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Developing a Worldview that Accepts the Supernatural
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How do we develop in our children a Worldview that accepts the supernatural? We live in a world that often discounts anything that cannot be proven through the scientific method. In this episode, Elizabeth Urbanowicz explores what what we mean by supernatural and offers practical ways to help our children to have an understanding of the supernatural within a biblical worldview.
Note: The following is an auto-transcript of the podcast recording.
Hello friends, and welcome to another episode of the Foundation Worldview Podcast where we seek to answer your questions so that you can equip the children God has placed in your care to carefully evaluate every idea they encounter and understand the truth of the biblical Worldview. I'm your host, Elizabeth Urbanowicz, and I'm thrilled you've joined me for another episode today. Today's question says, "how do we begin opening up our kids to the supernatural? We've talked about Bible stories of the supernatural, but how do we make this real for our children and not only existing in Bible stories?" Great question because we know that we live in a world that many times just discounts anything that cannot be proven through the scientific method. So thinking through, okay, how do we make sure that we're actually developing in our children a Worldview that accepts the supernatural? So the first question that I would respond to this questioner with is what do we mean by supernatural?
We really have to dive down deep and understand when we say opening up our children to the supernatural, what do we mean? Now, there's a couple possibilities here. We could mean anything that's metaphysical, meaning anything that's not physical, anything that's beyond the physical realm. So first we could mean anything that's metaphysical. Another thing we could mean is belief in God because God is metaphysical. He is not physical. And so we mean how do we open up our children to belief in God? Or are we more talking about the miraculous like miracles, stuff that defies the laws of nature? Is that what we're wanting to open up our kids to the possibility of? Or are we kind of more talking about sensing God's presence in a mystical, metaphysical, spiritual kind of way? Because depending on what we're talking about, what we're going to need to do is different for each of these.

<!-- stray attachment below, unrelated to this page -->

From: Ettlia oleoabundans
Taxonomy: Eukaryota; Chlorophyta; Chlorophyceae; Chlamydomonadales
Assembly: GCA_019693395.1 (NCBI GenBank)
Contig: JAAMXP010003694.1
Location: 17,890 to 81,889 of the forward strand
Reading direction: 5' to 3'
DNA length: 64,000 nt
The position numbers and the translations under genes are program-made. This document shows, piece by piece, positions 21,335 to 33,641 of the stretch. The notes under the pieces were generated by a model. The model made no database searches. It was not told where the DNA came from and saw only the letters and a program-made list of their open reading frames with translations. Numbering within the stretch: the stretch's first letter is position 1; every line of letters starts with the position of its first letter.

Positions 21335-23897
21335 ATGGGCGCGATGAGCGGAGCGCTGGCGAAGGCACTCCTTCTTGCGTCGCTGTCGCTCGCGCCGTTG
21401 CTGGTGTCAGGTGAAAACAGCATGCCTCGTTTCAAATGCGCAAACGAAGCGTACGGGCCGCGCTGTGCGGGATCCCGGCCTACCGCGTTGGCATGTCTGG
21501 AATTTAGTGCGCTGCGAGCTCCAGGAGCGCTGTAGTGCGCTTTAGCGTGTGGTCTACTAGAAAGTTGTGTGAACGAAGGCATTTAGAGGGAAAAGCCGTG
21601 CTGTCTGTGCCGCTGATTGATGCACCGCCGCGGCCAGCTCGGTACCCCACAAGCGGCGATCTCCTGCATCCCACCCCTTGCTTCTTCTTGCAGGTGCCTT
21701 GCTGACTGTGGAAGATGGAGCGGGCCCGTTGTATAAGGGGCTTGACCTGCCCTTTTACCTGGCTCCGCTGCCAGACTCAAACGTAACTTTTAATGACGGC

So I'm going to just go through what my advice would be for all four of these and how we can make sure that we're opening up our kids to a Worldview that actually includes the supernatural. So if we're talking about just opening up our kids to the metaphysical realm, to belief in something beyond just what we can see here, taste, smell, touch, and feel, I would argue that we all already believe in the metaphysical. Even people who claim that they don't, even people who claim to be naturalist or physicalist or atheist, I think we actually all do believe in the metaphysical just thinking about things that we all kind of believe are real, that aren't physical. Think about your thoughts. Okay, Greg Cocal from Stand Reason always gives us example, and he says, imagine your mother at the kitchen sink washing dishes when you were a child and says, picture that in your mind.
What color shirt was she wearing? Where is the sink located? All these kind of things. And once you have that picture in your mind, then he says, okay, so where was that picture located? Was that picture physically actually located inside your brain? No. Different parts of your brain are stimulated to draw up that memory, but that memory actually isn't located physically anywhere. It's not like scientists could go and dig around in your brain and could actually find that memory physically located in your brain. And all of our thoughts are like that. Yes, we use our mind, we use our brain to develop those thoughts, but those thoughts aren't actually physically located there, that our memories are thoughts. These are things that are metaphysical. They're not things that are actually physical. Then when we also think of virtues and intangibles, those are things that are metaphysical as well.